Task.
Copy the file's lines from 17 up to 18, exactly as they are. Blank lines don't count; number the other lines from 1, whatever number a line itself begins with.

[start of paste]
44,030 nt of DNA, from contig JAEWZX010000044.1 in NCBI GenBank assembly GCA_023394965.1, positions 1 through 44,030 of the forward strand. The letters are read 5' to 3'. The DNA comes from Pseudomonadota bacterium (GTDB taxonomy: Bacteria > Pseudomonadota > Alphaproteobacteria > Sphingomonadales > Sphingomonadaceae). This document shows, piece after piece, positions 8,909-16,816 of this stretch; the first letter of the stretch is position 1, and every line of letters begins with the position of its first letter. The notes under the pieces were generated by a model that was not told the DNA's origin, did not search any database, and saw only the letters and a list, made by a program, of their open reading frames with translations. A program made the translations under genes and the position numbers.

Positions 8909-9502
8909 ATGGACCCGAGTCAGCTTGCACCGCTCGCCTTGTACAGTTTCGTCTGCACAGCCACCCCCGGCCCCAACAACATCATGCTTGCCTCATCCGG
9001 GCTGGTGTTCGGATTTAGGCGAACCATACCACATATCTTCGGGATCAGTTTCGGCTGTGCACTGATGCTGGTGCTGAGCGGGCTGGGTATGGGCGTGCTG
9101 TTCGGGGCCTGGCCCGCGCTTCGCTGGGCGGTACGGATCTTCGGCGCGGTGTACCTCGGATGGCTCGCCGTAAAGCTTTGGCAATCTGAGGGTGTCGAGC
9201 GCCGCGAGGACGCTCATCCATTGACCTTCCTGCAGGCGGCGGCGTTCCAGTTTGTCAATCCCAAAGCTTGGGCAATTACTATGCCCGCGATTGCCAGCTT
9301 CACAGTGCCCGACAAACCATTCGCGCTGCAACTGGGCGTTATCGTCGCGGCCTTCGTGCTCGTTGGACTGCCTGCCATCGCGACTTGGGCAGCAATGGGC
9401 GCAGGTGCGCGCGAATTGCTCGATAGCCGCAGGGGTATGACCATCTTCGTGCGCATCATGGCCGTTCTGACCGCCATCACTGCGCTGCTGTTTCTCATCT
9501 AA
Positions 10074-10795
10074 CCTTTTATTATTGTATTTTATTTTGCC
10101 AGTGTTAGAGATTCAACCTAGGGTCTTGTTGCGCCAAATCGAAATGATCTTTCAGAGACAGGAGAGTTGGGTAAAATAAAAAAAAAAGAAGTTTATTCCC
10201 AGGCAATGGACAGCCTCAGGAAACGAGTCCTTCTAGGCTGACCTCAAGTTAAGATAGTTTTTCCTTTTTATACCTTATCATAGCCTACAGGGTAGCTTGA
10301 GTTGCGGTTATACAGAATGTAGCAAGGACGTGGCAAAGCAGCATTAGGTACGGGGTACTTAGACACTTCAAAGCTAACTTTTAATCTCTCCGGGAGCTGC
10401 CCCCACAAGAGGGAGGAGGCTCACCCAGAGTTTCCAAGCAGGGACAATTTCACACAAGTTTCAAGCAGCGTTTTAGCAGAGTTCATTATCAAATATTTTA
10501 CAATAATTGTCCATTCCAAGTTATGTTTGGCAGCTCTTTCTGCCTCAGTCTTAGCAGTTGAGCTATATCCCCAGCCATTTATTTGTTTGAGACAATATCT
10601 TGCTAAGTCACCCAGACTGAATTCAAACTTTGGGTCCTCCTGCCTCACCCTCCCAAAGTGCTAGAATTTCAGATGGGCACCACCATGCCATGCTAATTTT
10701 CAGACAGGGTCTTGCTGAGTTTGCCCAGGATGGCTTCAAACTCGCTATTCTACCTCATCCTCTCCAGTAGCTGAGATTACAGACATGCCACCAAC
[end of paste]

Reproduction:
10601 TGCTAAGTCACCCAGACTGAATTCAAACTTTGGGTCCTCCTGCCTCACCCTCCCAAAGTGCTAGAATTTCAGATGGGCACCACCATGCCATGCTAATTTT
10701 CAGACAGGGTCTTGCTGAGTTTGCCCAGGATGGCTTCAAACTCGCTATTCTACCTCATCCTCTCCAGTAGCTGAGATTACAGACATGCCACCAAC